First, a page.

24.1 Running Compilations under Emacs
24.2 Compilation Mode
24.3 Subshells for Compilation
24.4 Searching with Grep under Emacs
24.5 Finding Syntax Errors On The Fly
24.6 Running Debuggers Under Emacs
24.6.1 Starting GUD
24.6.2 Debugger Operation
24.6.3 Commands of GUD
24.6.4 GUD Customization
24.6.5 GDB Graphical Interface GDB User Interface Layout Source Bufers Breakpoints Bufer Stack Bufer Other Bufers Watch Expressions
24.7 Executing Lisp Expressions
24.8 Libraries of Lisp Code for Emacs
24.9 Evaluating Emacs Lisp Expressions
24.10 Lisp Interaction Bufers
24.11 Running an External Lisp
25 Maintaining Large Programs
25.1 Version Control
25.1.1 Introduction to Version Control Understanding the problems it addresses Supported Version Control Systems Concepts of Version Control Types of Log File
25.1.2 Version Control and the Mode Line
25.1.3 Basic Editing under Version Control Basic Version Control with Merging Basic Version Control with Locking Advanced Control in C-x v v Features of the Log Entry Bufer
25.1.4 Examining And Comparing Old Revisions
25.1.5 The Secondary Commands of VC Registering a File for Version Control VC Status Commands Undoing Version Control Actions
25.1.6 VC Directory Mode The VC Directory Bufer VC Directory Commands
25.1.7 Multiple Branches of a File Switching between Branches Creating New Branches Merging Branches Multi-User Branching
25.2 Change Logs
25.2.1 Change Log Commands
25.2.2 Format of ChangeLog
25.3 Tags Tables
25.3.1 Source File Tag Syntax
25.3.2 Creating Tags Tables
25.3.3 Etags Regexps
25.3.4 Selecting a Tags Table
25.3.5 Finding a Tag
25.3.6 Searching and Replacing with Tags Tables
25.3.7 Tags Table Inquiries
26 Abbrevs
26.1 Abbrev Concepts
26.2 Defning Abbrevs
26.3 Controlling Abbrev Expansion
26.4 Examining and Editing Abbrevs
26.5 Saving Abbrevs
26.6 Dynamic Abbrev Expansion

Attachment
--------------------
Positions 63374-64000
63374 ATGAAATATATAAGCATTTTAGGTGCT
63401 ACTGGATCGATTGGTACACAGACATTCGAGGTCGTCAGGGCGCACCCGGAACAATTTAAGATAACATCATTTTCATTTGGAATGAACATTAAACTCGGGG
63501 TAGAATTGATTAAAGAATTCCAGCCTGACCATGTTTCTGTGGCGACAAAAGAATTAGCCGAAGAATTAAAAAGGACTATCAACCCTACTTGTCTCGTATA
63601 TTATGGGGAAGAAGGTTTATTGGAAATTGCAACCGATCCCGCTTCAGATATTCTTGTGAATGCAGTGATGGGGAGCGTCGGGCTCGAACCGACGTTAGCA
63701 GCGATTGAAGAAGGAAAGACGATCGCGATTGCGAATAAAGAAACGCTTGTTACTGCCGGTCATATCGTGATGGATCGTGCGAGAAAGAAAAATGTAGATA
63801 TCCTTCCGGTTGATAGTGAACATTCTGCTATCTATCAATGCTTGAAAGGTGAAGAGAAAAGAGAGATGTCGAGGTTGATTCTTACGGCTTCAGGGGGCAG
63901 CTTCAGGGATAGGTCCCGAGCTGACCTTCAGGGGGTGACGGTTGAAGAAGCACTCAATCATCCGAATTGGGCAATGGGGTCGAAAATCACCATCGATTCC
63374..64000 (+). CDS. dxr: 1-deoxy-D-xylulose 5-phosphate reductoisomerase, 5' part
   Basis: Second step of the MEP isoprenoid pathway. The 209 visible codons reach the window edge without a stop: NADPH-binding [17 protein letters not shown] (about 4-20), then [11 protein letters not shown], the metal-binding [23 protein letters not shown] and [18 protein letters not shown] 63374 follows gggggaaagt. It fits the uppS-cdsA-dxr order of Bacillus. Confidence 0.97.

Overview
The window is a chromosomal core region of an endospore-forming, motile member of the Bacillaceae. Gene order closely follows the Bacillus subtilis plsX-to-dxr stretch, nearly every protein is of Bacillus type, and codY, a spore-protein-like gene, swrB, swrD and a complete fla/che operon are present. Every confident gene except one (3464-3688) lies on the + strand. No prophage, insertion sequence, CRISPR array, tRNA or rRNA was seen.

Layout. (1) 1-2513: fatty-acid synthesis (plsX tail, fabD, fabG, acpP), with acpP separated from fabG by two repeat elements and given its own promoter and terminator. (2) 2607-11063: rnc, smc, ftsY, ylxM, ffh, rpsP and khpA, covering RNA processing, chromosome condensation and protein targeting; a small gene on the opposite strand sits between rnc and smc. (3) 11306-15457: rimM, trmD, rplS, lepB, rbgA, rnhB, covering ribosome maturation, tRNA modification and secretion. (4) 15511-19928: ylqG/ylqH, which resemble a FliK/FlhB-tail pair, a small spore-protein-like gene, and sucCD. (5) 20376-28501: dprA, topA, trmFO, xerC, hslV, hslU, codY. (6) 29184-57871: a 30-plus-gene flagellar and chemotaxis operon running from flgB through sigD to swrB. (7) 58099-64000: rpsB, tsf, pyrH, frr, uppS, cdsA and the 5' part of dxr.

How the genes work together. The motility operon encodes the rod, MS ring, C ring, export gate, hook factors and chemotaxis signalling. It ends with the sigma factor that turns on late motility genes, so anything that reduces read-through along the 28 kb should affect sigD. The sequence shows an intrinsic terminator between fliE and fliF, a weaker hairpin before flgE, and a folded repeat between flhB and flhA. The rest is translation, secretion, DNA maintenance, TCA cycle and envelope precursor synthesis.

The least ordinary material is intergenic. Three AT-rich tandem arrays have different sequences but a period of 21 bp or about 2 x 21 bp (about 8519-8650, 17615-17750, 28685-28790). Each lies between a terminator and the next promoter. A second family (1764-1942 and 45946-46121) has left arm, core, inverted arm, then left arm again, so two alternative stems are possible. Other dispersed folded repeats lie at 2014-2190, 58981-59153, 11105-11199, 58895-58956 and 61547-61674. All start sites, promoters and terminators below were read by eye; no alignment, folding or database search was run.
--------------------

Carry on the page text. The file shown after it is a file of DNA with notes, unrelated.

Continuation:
26.7 Customizing Dynamic Abbreviation
27 Sending Mail
27.1 The Format of the Mail Bufer
27.2 Mail Header Fields
27.3 Mail Aliases
27.4 Mail Mode
27.4.1 Mail Sending
27.4.2 Mail Header Editing
27.4.3 Citing Mail
28.9 Rmail Attributes
28.10 Sending Replies
28.11 Summaries
28.11.1 Making Summaries
28.11.2 Editing in Summaries
28.12 Sorting the Rmail File
28.13 Display of Messages
28.14 Rmail and Coding Systems
28.15 Editing Within a Message
28.16 Digest Messages
28.17 Reading Rot13 Messages
28.18 movemail program
28.19 Retrieving Mail from Remote Mailboxes
28.20 Retrieving Mail from Local Mailboxes in Various Formats
29 Dired, the Directory Editor
29.1 Entering Dired
29.2 Navigation in the Dired Bufer
29.3 Deleting Files with Dired
29.4 Flagging Many Files at Once
29.5 Visiting Files in Dired
29.6 Dired Marks vs. Flags
29.18 Other Dired Features
30 The Calendar and the Diary
30.1 Movement in the Calendar
30.1.1 Motion by Standard Lengths of Time
30.1.2 Beginning or End of Week, Month or Year
30.1.3 Specifed Dates
30.2 Scrolling in the Calendar
30.3 Counting Days
30.4 Miscellaneous Calendar Commands
30.5 Writing Calendar Files
30.6 Holidays
M-x holidays
30.7 Times of Sunrise and Sunset
30.8 Phases of the Moon
30.9 Conversion To and From Other Calendars
30.9.1 Supported Calendar Systems
30.9.2 Converting To Other Calendars
30.9.3 Converting From Other Calendars
30.9.4 Converting from the Mayan Calendar
30.10 The Diary
30.10.1 Displaying the Diary
30.10.2 The Diary File
30.10.3 Date Formats
30.10.4 Commands to Add to the Diary
30.10.5 Special Diary Entries
30.11 Appointments
30.12 Importing and Exporting Diary Entries
30.13 Daylight Saving Time
30.14 Summing Time Intervals
31 Miscellaneous Commands
31.1 Document Viewing
31.1.1 Navigation
31.1.2 Searching
31.1.3 Slicing
31.1.4 Conversion
31.2 Gnus
31.2.1 Gnus Bufers
31.2.2 When Gnus Starts Up
31.2.3 Summary of Gnus Commands
31.3 Running Shell Commands from Emacs
31.3.1 Single Shell Commands
31.3.2 Interactive Inferior Shell
31.3.3 Shell Mode
31.3.4 Shell Prompts
31.3.5 Shell Command History Shell History Ring Shell History Copying Shell History References